Authorities in the Chinese capital have stepped up mass evictions of low-income migrant workers and small traders in the wake of a second fire in Beijing's Chaoyang district, residents said.
Five people were killed and nine others injured after a blaze from two electric bicycles tore through a residential building Shibalidian on Wednesday morning, official media reported.
Police have detained the landlord after they discovered the building and apartments were a DIY job, prompting questions over safety.
The blaze came less than a month after a dormitory fire sparked by a fault in the electrical wiring killed 19 in the southern district of Daxing on Nov. 18, prompting the authorities to evict thousands of low-paid migrants into sub-zero temperatures with scant support or financial compensation, residents have told RFA.
"City officials urged a thorough safety overhaul of illegally operated business venues and houses leased for group tenants in Beijing," Xinhua said in its report on the second fire on Wednesday.
Seven local officials including a township chief and the local police station, have been placed under investigation by the ruling Chinese Communist Party's disciplinary arm.
Local authorities appear to be continuing the sudden, often violent, eviction of migrant workers in the vicinity, resident said.
Migrant worker Ma Bo said she was suddenly evicted from her home in Beijing's Fangshan district after working in the capital for several years.
"They have been violently evicting the out-of-town population, sometimes attacking them with sticks and smashing up their stuff ... and without giving the residents any prior warning," Ma said.
"They just smash through the doors and take all of their stuff away, then shut off the water and electricity," she said. "It's utter chaos. You have people coming home at the end of a day's work, to find their home has gone."
Beijing party boss urged to resign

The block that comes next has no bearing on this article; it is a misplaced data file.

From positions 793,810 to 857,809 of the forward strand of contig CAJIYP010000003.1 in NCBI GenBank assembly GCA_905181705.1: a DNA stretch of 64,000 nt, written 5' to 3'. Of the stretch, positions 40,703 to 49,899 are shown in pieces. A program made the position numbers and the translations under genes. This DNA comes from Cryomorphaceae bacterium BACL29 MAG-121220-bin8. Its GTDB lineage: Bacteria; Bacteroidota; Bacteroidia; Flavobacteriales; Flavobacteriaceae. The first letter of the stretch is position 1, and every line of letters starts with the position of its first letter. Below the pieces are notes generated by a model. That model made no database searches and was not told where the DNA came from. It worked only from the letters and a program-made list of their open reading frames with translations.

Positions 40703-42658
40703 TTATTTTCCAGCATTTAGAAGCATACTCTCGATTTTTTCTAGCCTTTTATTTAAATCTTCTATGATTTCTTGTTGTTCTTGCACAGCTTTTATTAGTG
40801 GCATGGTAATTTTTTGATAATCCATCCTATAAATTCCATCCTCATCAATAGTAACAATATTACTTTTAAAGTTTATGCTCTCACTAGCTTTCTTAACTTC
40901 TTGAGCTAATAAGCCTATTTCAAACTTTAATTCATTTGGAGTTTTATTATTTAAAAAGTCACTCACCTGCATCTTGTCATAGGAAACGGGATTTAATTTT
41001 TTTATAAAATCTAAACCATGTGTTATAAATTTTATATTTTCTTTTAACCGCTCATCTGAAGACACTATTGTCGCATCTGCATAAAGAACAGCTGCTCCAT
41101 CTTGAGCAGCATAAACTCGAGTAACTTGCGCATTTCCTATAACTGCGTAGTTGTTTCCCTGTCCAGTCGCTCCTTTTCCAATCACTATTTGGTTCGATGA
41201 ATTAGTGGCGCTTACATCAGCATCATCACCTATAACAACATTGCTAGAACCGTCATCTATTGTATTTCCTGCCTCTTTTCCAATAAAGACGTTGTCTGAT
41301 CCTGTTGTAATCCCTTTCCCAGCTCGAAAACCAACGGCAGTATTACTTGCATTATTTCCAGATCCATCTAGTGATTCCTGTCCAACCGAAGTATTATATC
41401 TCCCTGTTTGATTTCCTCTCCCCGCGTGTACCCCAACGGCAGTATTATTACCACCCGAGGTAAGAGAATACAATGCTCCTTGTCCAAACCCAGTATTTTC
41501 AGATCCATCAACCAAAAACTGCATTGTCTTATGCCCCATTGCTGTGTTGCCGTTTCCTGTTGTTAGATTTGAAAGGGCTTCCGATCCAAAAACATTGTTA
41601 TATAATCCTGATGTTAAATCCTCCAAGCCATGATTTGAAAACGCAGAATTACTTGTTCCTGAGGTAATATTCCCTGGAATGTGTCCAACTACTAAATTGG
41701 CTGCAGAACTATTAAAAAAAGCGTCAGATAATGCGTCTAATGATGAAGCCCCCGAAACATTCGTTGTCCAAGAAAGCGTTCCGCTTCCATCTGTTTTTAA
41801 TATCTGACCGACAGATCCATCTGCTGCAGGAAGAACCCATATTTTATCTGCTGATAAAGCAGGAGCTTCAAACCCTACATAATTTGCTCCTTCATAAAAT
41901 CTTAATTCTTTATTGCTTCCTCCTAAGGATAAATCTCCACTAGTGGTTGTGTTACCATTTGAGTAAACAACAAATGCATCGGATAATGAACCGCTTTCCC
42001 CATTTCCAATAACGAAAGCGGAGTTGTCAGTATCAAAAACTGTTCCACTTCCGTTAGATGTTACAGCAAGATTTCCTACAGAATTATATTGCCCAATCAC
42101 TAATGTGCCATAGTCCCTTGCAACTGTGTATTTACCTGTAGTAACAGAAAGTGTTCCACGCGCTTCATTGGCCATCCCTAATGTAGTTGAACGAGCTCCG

A migrant worker surnamed Zhang said further evictions took place in a nearby district on Wednesday.
"They were inspecting Longgezhuang yesterday afternoon, and they searched all through my friend's factory," Zhang said. "As they were going into the building, they told my friend that he'd better get ready to move out."
"They herded all of the workers into a room and wouldn't let them shoot video or take photos," he said. "They gave them no time at all, and they took all of their belongings. They wouldn't even give them time to move their own stuff out themselves."
A group of academics on Wednesday reportedly penned an open letter to Beijing party secretary Cai Qi, calling on him to resign over his targeting of low-income people.
"We have noticed that after Mr. Cai Qi paid a courtesy call to the residents and the scene of the Chaoyang fire afterwards, he delivered a speech which is truly regrettable in view of the terrible death toll caused in the incident," the letter, signed by academics from the prestigious Beijing University, Tsinghua University and Renmin University, among others.
"We urge him to resign immediately, as he has seriously violated laws and discipline," the letter, which was quickly deleted from social media sites by government censors, said.
In the speech, Cai was quoted as saying that the government should take care of people working in sanitation, cleaning, security, property, housekeeping, courier, catering and other low-income jobs.
Such workers should be "made welcome, and given a sense of belonging," he said.
Activists have told RFA that thousands of migrants have been made homeless in sub-zero temperatures in Beijing in recent weeks, with some estimates putting the total around 100,000.
Calls to Beijing University and Renmin University rang unanswered during office hours on Thursday, while an employee who answered the phone at Tsinghua University declined to comment on the letter.
"I don't know about this; you need to know which department to contact," the employee said.
Beijing-based economist Hu Xingdou said the authorities should listen to the public outcry at the mass eviction program, and avoid carrying out such mass evictions in future.
"The city government and party secretary should stick to the law in carrying out their duties," Hu said. "Even more importantly, they should listen to public opinion."
Reported by Yang Fan for RFA's Mandarin Service, and by Wong Lok-to for the Cantonese Service. Translated and edited by Luisetta Mudie.